Venous air embolism (VAE) is not uncommon during craniotomy, but repeated attacks of VAE during a single surgical procedure is rarely seen. We report a successful intraoperative management of repeated attacks of air embolism in a patient who sustained craniotomy for intracranial hemorrhage (ICH) in prone position. A 70-year-old male suffering from hemorrhage in the right cerebellar hemisphere with impending brainstem herniation was scheduled for craniotomy. He had history of hypertension but it was not well controlled with medical treatment. Emergent craniotomy for removal of blood clot resulting from ICH was performed. During the operation, sudden decrease of end-tidal CO2 (EtCO2) level, fall of blood pressure and increase of central venous pressure (CVP) were noted. Since air bubbles were retrieved from CVP catheter venous air embolism was highly suspected. With prompt diagnosis and proper management, we successfully improved the patient's hemodynamic status and he was discharged without any sequelae. Early detection together with aggressive treatment is the only way in the management of intraoperative venous air embolism.
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ranking = 2
keywords = operative
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8/66. Cerebral arterial air embolism following CT-guided lung needle marking. Report of a case.

    We report a case of survival following a temporary cerebral air embolism, which occurred immediately after CT guided lung needle marking. A 24-year-old man was referred to our hospital for resection of a pulmonary nodule. To localize the tumor, lung needle marking under CT guidance was performed. Almost immediately, the patient experienced symptoms of cerebral arterial air embolism. The following day, the symptoms diminished, and a brain CT showed no abnormal lesions. A video-assisted thoracoscopic wedge resection was performed as scheduled, the patient's postoperative course was uneventful, and he was discharged in relatively good condition.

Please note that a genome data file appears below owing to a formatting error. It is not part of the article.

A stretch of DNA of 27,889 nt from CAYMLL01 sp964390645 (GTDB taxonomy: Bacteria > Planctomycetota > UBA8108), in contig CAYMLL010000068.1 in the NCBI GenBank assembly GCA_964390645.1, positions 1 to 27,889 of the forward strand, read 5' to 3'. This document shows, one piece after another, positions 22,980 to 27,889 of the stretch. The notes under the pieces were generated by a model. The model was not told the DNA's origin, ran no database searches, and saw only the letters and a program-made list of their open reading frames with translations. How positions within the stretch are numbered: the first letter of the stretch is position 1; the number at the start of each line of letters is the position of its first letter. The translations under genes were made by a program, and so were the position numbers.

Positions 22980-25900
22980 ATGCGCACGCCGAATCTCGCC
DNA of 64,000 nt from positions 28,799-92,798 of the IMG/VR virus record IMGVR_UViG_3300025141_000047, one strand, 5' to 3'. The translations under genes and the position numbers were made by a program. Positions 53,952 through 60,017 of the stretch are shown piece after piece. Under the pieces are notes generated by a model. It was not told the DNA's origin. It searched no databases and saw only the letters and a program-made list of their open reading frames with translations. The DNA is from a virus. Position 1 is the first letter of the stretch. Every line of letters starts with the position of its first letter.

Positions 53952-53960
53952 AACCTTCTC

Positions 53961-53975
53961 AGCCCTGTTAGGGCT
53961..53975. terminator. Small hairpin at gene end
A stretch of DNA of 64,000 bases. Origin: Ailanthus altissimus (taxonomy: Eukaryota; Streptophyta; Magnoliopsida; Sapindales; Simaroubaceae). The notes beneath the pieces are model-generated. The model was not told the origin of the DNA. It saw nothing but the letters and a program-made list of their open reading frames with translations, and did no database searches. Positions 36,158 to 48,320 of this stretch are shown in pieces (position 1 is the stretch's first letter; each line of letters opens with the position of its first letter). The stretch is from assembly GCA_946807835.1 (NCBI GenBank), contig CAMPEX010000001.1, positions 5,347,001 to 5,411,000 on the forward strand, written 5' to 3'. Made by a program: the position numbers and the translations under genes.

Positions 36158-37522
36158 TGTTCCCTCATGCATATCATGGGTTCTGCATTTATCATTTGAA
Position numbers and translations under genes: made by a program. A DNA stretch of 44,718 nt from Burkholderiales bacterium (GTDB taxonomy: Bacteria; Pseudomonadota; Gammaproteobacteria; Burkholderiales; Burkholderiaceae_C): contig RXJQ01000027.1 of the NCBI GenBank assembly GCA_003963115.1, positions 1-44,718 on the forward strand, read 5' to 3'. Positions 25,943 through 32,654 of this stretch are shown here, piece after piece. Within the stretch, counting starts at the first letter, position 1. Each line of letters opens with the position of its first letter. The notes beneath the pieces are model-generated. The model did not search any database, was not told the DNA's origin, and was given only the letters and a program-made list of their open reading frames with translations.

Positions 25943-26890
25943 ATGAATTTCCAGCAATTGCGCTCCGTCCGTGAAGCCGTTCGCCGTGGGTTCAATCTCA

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keywords = operative
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9/66. Left-sided cardiac gas embolism produced by hydrogen peroxide: intraoperative diagnosis using transesophageal echocardiography.

    IMPLICATIONS: We present a case of an adult who suffered a left-sided gas embolism after surgical lavage of the thoracic cavity with hydrogen peroxide. An intraoperative diagnosis was made using transesophageal echocardiography.
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ranking = 5
keywords = operative
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10/66. cavernous sinus thrombosis and air embolism following surgery for acoustic neurinoma: a case report.

    A 55 year old male patient was operated on for a massive and vascular acoustic neurinoma in a sitting position. The tumor was completely excised. Post-operatively, the patient developed irritability and clinical features suggestive of contralateral cavernous sinus thrombosis. CT scan showed air within the dural walls of the cavernous sinus on the side of surgery. However, there was no radiological evidence of cavernous sinus thrombosis on the contralateral side. cavernous sinus thrombosis as a post-surgery complication has not been reported. air within the dural confines of the cavernous sinus has also not been observed or radiologically recorded in the literature.
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keywords = operative